Galen was particularly interested in blood and its flow throughout the body.
He proved that the arteries contained blood, not an air-like substance called “pneuma,” as had been believed.
His theory was that blood was produced from food intake and that nutrition was supplied to the body from blood flowing in the veins and arteries.
Galen identified the muscles, valves, and main blood channels of the heart, but it wasn’t until 1628 that blood circulation was truly understood.
Galen also made many discoveries about the nervous system.
He learned that all nerves are connected to the brain, many of them through the spinal cord. He cut the spinal cord of animals at different levels and showed which functions were affected.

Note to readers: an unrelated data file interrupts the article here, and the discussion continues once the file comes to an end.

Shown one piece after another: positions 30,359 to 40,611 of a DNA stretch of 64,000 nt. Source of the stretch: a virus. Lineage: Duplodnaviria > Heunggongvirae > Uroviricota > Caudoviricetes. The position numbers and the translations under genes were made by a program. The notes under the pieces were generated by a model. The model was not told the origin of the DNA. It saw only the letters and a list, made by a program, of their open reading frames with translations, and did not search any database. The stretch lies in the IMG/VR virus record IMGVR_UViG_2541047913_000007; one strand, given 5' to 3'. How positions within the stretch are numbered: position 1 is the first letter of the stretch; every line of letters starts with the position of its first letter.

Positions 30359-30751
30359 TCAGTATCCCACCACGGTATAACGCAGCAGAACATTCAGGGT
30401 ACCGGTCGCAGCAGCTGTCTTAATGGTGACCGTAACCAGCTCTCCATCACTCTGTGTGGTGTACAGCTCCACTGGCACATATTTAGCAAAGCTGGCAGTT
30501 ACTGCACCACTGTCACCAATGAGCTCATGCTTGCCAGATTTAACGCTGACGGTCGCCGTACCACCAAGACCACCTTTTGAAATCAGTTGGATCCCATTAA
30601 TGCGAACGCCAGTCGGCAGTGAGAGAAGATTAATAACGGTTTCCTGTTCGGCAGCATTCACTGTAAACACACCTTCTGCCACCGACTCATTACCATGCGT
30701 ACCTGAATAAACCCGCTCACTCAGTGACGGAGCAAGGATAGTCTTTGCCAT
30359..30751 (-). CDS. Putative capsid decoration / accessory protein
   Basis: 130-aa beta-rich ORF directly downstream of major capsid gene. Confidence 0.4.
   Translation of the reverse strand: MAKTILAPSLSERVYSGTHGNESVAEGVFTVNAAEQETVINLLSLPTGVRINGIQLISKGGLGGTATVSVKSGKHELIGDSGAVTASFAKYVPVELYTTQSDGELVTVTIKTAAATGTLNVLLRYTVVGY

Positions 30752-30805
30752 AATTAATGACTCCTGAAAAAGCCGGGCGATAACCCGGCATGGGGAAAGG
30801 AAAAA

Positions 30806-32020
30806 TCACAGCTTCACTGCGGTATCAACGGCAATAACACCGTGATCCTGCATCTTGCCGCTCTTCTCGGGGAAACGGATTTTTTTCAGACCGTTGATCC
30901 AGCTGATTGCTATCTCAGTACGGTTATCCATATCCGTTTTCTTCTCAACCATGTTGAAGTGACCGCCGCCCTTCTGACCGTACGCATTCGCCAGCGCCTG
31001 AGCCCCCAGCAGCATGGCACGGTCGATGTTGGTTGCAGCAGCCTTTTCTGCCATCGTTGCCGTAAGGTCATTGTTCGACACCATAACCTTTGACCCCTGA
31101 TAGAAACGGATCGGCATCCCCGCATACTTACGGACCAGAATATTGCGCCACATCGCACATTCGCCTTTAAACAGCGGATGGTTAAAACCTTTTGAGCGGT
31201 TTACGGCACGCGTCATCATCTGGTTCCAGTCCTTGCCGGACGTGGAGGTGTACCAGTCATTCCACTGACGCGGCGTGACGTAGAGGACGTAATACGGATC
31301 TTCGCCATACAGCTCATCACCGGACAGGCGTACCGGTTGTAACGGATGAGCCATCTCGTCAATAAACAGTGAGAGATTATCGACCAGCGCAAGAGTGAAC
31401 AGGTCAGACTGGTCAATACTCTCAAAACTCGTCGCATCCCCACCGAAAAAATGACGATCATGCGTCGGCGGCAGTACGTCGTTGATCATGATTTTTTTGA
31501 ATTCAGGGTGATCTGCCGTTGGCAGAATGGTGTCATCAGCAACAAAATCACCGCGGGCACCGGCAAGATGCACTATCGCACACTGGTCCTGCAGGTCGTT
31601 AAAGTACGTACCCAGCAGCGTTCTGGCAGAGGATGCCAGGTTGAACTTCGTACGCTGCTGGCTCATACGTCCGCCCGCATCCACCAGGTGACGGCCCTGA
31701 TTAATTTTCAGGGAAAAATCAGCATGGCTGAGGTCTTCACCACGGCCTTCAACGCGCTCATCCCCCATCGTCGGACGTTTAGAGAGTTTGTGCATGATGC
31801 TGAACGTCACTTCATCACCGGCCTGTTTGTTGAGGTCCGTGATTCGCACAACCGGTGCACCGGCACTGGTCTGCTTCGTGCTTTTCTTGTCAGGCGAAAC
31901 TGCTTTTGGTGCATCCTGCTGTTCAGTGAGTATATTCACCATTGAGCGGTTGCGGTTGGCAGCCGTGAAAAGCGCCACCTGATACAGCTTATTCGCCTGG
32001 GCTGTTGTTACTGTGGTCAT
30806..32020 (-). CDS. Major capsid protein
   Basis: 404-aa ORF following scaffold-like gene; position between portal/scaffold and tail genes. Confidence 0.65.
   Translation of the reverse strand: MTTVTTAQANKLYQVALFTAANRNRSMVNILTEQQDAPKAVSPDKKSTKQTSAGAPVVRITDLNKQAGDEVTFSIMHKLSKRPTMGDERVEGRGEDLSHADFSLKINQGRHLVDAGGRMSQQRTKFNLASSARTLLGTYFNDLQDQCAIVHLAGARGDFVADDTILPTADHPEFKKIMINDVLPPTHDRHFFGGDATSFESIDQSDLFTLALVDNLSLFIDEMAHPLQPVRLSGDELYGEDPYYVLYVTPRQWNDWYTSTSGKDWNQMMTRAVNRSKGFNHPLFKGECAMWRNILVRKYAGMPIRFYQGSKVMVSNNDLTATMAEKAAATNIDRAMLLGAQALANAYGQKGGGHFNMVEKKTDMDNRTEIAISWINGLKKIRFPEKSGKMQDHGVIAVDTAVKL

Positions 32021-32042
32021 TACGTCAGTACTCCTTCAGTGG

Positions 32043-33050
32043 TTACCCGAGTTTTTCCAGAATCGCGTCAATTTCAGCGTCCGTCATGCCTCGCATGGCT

He proved that the larynx and not the heart was responsible for the voice and that speech originates from the brain.
Galen showed that muscles work together.
For example, the diaphragm and thorax muscles expand the chest to fill the lungs with air. He showed how emotions affected heart rate and health.
He hinted at the idea of genetics by studying how children often have traits of their grandparents rather than their parents.
Like most scholars of his day, Galen spoke both Greek and Latin.
Latin was the language of government, but Greek was still the language of science.